The White House's first effort to compromise with Congress over water projects failed yesterday, as a Senate Appropriations subcommittee voted to send to the full committee the same bill Carter had sucessfully vetoed.
The public works subcommittee chairman, J. Bennett Johnston (D-La.), said, "We've been trying to compromise with the White House. We've been unable to do so."
Johnston said the effort to compromise on the $10.1 billion public works bill faltered over White House demands that 12 new water projects be dropped in addition to the six old "hit list" projects Congress now seemed ready to give up.
"Many of these projects are good. They should not be taken out unless there is a good reason," Johnston said.
Actually, yesterday's skirmish was just a first round with no real lines being drawn in the dust. The subcommittee's shipment of the vetoed bill to the full committee was a way of ensuring that the House can participate in the negotiations too.
The vetoed public works bill will not be added to a resolution pending in the full Senate committee continuing funds for the Departments of Defense, Labor and Health, Education and Welfare.
Congress passes continuing resolutions when it hasn't approved an agency's funds in time for the new fiscal year. Those resolutions usually continue funding at the previous year's levels, but there is no requirment to do so.
The Senate subcommittee's action means that negotiations with the White House over the water projects will be put off until the resolution passes the Senate and goes to a House conference to iron out difference.
Johnston said that if he agreed to some of the proposals now, there would be no way for House members to have any say about them, since they would be irreparably dropped from the bill.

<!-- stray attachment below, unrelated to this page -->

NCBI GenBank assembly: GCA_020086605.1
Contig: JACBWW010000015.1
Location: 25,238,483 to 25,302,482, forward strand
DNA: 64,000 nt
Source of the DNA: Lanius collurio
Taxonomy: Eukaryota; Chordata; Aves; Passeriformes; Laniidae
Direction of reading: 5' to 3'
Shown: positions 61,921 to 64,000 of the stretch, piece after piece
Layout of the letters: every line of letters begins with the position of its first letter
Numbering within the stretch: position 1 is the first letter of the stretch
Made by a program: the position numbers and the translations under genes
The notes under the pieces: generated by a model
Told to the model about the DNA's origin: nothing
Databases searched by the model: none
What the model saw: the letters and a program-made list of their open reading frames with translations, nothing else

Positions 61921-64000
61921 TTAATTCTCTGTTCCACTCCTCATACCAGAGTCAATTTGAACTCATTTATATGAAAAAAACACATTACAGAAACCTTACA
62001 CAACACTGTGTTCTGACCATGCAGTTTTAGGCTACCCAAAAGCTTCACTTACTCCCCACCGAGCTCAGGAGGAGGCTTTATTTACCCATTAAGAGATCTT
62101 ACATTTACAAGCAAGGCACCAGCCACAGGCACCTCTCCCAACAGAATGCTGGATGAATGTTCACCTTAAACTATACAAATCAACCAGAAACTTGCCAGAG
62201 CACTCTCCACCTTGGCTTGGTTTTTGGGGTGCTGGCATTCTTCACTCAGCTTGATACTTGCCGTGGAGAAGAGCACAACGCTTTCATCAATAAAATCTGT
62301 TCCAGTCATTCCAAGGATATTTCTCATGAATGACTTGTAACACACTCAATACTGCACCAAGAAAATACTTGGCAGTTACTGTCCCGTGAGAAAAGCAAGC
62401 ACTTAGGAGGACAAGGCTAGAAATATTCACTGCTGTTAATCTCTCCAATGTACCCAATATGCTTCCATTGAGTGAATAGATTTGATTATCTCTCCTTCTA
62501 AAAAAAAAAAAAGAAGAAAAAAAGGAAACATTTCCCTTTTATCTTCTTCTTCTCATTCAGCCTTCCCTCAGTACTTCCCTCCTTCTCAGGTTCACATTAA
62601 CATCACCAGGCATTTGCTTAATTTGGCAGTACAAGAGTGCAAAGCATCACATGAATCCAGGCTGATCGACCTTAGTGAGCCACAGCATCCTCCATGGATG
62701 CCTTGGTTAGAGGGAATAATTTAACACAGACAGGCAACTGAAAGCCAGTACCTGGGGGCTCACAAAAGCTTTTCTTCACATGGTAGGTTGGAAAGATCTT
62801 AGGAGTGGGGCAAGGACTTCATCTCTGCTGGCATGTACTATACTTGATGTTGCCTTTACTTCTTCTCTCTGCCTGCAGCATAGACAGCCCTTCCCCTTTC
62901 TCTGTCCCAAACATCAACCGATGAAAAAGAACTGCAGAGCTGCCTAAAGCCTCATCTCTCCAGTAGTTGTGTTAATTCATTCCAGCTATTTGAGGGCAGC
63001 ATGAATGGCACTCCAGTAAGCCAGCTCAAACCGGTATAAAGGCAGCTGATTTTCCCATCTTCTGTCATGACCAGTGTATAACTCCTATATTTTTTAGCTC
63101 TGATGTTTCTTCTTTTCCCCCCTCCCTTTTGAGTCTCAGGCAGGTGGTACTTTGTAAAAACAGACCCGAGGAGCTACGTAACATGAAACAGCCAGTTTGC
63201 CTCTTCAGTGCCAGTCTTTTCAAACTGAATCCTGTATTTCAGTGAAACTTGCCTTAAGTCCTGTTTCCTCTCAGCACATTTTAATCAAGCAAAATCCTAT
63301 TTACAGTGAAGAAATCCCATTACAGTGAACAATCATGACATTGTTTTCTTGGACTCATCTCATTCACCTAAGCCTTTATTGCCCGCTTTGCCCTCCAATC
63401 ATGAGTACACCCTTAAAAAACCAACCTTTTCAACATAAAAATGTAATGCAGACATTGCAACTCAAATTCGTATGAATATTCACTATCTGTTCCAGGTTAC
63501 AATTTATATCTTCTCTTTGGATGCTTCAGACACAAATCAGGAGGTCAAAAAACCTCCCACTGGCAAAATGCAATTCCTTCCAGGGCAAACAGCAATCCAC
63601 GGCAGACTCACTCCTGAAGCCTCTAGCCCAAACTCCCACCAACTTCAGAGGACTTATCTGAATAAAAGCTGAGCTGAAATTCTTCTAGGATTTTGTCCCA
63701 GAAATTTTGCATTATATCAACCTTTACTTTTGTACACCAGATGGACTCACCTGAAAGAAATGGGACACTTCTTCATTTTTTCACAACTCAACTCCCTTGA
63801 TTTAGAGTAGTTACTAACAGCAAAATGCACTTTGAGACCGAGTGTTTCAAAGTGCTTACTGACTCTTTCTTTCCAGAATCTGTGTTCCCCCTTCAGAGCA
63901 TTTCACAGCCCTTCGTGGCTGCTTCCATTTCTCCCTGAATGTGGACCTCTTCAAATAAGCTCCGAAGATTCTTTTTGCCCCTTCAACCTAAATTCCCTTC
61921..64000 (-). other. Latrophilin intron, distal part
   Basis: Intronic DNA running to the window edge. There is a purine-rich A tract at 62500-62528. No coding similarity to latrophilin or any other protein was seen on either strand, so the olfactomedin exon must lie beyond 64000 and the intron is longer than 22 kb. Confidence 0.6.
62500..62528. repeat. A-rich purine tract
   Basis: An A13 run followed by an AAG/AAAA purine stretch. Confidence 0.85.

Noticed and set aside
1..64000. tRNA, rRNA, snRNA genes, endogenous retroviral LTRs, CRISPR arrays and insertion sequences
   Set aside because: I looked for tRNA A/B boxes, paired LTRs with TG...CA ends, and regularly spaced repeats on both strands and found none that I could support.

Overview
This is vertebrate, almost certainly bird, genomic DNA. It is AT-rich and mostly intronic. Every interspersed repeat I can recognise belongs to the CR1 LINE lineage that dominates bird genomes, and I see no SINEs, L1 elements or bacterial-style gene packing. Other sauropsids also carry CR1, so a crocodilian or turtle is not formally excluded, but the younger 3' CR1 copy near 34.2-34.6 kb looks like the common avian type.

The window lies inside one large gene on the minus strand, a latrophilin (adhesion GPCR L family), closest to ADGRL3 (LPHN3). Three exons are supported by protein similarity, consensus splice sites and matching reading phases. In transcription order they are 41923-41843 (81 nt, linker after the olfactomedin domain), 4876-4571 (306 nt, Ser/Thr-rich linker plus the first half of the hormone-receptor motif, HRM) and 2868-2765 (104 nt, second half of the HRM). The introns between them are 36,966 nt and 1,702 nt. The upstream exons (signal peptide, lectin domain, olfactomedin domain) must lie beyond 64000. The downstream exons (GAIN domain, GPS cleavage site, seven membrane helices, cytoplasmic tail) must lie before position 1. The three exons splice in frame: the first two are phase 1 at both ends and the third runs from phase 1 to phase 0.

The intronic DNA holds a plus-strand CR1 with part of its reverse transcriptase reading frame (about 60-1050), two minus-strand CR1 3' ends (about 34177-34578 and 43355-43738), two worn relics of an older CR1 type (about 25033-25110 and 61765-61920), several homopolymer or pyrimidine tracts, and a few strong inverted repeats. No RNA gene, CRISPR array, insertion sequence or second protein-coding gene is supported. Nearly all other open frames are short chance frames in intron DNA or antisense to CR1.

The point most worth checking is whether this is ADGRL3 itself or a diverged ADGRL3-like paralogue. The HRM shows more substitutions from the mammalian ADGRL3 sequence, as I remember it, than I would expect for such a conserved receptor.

Carter vetoed the bill as wasteful and inflationary and containing water projects that were not environmentally sound or worth the cost. He also objected to Congress' mandating the hiring of 2,300 employes for the Corps of Engineers and Bureau of Reclamation and the abolition of the Water Resources Council.
The House Thursday upheld Carter's veto after a bitter fight, giving him 53 more votes than he needed to be sustained.
Yesterday, the White House outlined what it would demand from Congress in a new measure. The six old projects and the 2,300 jobs will be dropped without controvery apparently. Likewise, the Water Resources Council will be restored.
But the bill also contains 53 new starts in water projects; 26 of them Carter had asked for, 27 Congress added on its own. Yesterday, Carter told Congress he insists on funding 11 of these projects - nine from his list and two from Congress's - and insists in dropping 12 projects.
The White House had said that the 53 projects, if gully funded, would cost $1.8 billion. Yesterday Carter demanded that they cut $1 billion from that total, allowing Congress $800 million for projects for the next fiscal year.
The 11 projects he insisted on would cost $430 million, White House lobbyists said. That Left Congress $370 million to spend however it wished among the remaining 30 new projects.
On the question of full funding, Carter seemed ready to compromise. Carter had argued that Congress should fully fund water projects in the first year so the public would know the true costs. Congress had argued that this would allow the president to withhold funding for the project in future years - amounting to defering or even killing the project. Yesterday the White House said it was not demanding full funding merely that Congress show the full cost. The Senate does that now, the House does not.
Meanwhile House Speaker Thomas P. (Tip) O'Neill Jr. (D-Mass.), who led the fight against Carter on the veto, reported he had patched things up in a Thursday night chat at the White House. He called it a "very friendly conversation" and said he told Carter that, although he thought the president "overplayed it" on a bill that was "not that significant, that's behind us now. Let's talk about something else."